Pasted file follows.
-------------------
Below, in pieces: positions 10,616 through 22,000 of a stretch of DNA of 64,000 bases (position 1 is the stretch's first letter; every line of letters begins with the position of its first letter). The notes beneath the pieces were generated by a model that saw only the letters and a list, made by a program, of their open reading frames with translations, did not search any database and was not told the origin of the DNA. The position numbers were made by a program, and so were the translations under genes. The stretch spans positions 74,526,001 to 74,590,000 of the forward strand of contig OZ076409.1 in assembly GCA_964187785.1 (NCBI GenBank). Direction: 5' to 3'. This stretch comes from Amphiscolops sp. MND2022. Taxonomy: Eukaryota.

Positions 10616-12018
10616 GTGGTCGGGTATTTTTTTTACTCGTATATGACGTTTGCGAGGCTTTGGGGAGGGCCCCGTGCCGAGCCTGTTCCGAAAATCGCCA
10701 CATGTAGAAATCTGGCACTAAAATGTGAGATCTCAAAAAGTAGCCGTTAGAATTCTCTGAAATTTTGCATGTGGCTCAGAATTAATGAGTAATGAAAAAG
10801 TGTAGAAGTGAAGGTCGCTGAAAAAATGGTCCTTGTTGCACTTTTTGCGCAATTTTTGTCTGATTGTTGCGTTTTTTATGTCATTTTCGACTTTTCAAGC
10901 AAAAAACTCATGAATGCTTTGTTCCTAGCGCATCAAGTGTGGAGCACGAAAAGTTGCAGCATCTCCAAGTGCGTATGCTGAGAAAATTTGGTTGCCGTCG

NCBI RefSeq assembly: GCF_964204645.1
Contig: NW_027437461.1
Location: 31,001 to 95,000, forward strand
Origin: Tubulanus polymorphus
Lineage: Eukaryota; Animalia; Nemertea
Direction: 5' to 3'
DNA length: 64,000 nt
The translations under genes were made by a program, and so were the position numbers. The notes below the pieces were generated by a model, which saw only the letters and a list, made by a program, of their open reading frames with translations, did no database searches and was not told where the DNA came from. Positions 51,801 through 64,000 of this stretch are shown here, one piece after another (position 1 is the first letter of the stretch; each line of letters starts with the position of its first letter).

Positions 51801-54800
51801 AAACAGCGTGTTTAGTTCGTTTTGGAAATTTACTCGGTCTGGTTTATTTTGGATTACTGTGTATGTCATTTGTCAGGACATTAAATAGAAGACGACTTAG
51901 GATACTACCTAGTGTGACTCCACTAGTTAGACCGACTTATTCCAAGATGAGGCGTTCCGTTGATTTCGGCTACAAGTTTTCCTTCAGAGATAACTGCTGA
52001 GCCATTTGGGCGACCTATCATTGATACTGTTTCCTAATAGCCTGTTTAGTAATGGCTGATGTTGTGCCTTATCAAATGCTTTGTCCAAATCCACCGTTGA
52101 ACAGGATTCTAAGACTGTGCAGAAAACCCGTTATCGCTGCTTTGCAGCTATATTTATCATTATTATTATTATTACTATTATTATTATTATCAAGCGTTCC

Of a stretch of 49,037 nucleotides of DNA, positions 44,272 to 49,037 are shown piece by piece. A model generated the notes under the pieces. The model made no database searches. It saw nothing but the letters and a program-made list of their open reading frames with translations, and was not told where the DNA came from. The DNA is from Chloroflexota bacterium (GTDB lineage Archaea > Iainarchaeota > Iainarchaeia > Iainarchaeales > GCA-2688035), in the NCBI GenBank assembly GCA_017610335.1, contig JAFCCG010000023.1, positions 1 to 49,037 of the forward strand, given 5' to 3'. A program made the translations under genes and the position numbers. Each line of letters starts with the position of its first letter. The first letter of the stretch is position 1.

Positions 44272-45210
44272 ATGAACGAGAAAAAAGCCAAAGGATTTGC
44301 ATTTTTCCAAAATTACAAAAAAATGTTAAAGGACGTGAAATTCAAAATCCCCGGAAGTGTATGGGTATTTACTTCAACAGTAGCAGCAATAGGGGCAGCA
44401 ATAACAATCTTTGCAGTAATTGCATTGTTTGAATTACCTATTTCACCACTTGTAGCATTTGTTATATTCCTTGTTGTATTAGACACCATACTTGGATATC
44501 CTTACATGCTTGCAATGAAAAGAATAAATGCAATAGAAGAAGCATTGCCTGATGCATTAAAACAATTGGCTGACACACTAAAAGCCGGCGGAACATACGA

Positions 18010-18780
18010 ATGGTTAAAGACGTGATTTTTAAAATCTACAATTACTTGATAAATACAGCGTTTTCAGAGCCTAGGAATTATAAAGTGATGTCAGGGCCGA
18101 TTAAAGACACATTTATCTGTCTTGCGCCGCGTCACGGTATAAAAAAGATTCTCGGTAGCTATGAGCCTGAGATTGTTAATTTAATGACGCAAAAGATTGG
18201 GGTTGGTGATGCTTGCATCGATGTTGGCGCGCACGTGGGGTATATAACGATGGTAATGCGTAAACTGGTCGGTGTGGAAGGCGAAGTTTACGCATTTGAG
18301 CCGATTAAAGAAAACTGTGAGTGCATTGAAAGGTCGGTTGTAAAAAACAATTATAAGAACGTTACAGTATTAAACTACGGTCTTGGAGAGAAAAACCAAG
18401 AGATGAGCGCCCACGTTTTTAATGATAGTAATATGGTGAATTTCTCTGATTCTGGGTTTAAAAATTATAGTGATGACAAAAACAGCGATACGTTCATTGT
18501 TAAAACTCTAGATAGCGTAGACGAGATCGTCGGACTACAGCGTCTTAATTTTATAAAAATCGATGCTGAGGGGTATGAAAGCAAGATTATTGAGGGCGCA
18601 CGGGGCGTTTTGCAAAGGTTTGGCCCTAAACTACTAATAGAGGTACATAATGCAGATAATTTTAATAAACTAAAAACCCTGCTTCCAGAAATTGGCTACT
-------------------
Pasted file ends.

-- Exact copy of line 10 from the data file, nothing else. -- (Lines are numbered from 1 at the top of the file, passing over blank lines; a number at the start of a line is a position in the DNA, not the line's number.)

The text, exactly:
Origin: Tubulanus polymorphus